Make no bones about it, Reaper of Souls is what Diablo 3 should have been to begin with. Blizzard has stripped out all the unnecessary mechanics related to their ultimately failed experiment of an auction house, while improving and expanding on what made the game actually fun to play. The difficulty system becoming more intuitive than a series of New Game Pluses and loot being regularly cool rather than rarely amazing are the most important of a huge slew of changes.
From the very start of the expansion’s additional act, Reaper of Souls is bigger and better than what went before. Each map is both physically larger than earlier offerings and also crammed with events and dungeons. These are far more varied than before, too, no longer predictable winding corridors or samey combat arenas with barely-noticeable gimmicks. Each is a new challenge, using monster variety and clever environmental design changes to provide a refreshing, if still familiar, experience. This is echoed in the finales: the damp squib of encountering a boss less difficult than one of the randomly generated encounters is gone, replaced by individual, unique foes in their own right that require learning and skill to defeat.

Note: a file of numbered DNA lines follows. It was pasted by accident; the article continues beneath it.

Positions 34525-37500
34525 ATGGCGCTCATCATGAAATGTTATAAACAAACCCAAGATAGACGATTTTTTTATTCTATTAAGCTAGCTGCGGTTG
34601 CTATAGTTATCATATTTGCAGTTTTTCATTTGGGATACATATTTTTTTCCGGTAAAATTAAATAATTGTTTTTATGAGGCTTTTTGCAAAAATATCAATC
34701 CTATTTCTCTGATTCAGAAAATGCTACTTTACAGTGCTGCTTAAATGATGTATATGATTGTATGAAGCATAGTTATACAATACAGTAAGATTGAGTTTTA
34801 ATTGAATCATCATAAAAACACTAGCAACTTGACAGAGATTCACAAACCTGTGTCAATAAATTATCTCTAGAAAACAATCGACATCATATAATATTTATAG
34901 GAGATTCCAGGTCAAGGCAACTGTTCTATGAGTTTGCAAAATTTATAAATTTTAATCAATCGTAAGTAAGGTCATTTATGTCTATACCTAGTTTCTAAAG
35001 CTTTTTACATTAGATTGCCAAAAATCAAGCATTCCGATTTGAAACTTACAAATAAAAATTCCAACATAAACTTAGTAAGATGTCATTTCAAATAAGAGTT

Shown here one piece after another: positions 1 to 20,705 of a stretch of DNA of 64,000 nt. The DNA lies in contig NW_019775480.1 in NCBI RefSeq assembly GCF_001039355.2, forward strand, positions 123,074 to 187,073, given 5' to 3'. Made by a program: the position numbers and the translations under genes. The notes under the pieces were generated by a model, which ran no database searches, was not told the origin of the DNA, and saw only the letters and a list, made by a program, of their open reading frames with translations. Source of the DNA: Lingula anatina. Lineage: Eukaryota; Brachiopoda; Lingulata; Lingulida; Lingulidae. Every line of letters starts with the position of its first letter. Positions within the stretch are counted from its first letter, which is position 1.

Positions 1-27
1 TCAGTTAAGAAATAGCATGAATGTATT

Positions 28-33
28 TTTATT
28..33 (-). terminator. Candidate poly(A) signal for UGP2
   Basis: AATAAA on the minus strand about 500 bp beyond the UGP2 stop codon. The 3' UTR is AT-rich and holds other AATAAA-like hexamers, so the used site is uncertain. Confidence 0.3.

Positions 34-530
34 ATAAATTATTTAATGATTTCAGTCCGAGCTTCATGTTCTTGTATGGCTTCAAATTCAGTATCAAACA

It’s a somehow even darker world, brought to life death by incredible music and superb use of light and colour. It’s helped in part by not having to change tone based on transition between acts, but handles going from gothic city to swamp to angelic fortress with ease. The game itself evolves less obviously than before, however, keeping to a strict regimen of endless monster slaying. Adventure Mode has fixed the endgame by focusing that task and the new Crusader class manages to fill a tanky, more defensive niche - but if you didn’t see value in it before, fundamentally it’s the same game. Thankfully, that’s just what I wanted.
Played for 12 hours.
9 / 10
- Improved in almost every way.
- Superb new features and content.
- An expansion being sold at full price, if that bothers.
- Still may not have longevity of Diablo 2.